In the headline announcement for the feature, it was claimed that the Volvo Group has introduced a “new ingenious tax system” to “avoid corporate income tax in Sweden”.
”The headline announcement combined with what was said in the feature aims to depict the Volvo Group as a tax evader. This image does not correspond to reality and is completely unacceptable to us,” says Volvo’s Head of Group Media Relations Mårten Wikforss.
The headline announcement for the feature in question implies that the Volvo Group has developed and introduced its own special system to avoid paying corporate income tax in Sweden. What the headline announcement refers to is the system of transfer prices that the Volvo Group, like most other multinational companies, applies and was developed on the basis of international guidelines established by the OECD (Organization for Economic Cooperation and Development).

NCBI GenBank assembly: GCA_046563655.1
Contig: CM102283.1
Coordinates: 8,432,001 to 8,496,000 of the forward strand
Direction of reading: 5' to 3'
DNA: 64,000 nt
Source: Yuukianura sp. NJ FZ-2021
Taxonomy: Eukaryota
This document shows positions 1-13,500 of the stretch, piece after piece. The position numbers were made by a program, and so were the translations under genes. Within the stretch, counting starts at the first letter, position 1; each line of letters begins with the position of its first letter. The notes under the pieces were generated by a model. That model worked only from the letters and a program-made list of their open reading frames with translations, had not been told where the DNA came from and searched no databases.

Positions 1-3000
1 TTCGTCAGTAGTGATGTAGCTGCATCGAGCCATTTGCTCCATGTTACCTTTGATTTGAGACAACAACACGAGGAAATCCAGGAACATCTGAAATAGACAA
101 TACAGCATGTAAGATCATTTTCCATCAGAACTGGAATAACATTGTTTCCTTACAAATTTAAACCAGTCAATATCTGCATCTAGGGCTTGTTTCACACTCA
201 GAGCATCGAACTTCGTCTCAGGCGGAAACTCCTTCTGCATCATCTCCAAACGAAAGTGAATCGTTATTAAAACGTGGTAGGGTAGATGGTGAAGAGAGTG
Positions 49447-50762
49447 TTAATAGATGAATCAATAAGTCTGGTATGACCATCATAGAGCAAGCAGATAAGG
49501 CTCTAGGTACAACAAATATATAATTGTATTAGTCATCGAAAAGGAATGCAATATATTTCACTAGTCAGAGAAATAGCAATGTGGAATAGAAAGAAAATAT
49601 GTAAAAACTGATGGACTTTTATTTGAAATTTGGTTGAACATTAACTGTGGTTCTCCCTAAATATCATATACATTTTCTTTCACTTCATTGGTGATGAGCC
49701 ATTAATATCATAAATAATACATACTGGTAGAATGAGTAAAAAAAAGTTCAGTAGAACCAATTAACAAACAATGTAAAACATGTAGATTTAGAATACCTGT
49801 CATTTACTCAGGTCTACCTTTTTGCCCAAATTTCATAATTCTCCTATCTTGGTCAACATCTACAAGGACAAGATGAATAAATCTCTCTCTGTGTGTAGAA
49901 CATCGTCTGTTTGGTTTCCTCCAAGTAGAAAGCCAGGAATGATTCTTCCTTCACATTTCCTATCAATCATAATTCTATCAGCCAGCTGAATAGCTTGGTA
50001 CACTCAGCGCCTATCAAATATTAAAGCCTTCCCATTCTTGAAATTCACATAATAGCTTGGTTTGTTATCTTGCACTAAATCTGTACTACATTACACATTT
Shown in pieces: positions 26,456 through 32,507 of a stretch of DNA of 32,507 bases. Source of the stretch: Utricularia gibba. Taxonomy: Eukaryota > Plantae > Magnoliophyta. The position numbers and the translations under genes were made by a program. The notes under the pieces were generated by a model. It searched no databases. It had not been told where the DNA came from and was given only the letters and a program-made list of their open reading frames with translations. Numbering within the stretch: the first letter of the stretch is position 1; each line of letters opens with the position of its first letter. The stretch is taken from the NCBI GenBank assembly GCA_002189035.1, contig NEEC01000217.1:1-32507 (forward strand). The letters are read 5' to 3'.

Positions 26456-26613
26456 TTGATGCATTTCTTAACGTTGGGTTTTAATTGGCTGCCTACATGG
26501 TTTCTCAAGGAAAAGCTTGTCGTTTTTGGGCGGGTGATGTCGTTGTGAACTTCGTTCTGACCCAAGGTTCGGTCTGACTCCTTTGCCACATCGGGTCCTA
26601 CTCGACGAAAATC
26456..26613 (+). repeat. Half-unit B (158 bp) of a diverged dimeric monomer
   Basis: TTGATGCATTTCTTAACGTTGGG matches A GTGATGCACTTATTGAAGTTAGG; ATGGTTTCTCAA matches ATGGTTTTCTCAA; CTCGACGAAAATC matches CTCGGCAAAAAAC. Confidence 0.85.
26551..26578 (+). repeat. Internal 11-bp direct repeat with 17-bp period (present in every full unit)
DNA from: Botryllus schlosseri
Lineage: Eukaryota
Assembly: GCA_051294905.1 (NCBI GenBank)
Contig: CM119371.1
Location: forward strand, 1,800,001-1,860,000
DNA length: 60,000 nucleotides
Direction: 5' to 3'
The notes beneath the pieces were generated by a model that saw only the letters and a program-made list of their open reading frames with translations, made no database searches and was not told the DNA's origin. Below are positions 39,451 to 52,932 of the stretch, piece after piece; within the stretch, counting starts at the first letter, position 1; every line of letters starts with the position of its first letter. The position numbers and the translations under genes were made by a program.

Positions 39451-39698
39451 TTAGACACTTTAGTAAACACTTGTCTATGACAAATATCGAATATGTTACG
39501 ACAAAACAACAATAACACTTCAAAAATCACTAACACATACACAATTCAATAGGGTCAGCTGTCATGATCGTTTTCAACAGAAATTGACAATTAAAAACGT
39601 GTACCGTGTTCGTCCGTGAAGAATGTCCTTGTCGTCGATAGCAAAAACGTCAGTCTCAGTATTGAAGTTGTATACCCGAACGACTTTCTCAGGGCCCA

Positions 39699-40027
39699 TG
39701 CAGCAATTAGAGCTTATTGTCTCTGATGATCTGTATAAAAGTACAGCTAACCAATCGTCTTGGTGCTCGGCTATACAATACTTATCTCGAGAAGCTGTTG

At the end of the 1990s, several countries introduced transfer price rules for cross-border transactions within multinational groups. The reason was that individual countries wanted to ensure that companies with operations and sales in several countries did not capitalize on their geographic spread to elude tax obligations in the various countries where the companies operated. Volvo, like many other multinational companies, introduced the model of transfer prices. The model complies with the OECD’s guidelines and the transfer model applied by Volvo is commonly used and has been reviewed and approved by the Swedish Tax Agency.
“This means that Volvo has in no way introduced a ‘new, ingenious tax system’ and the aim of the transfer price models is not to avoid tax in Sweden,” says Mårten Wikforss. “This is the first time in my ten years with the Group that we have opted to go to the Broadcasting Commission. There are limits and, this time, we believe these have been reached.”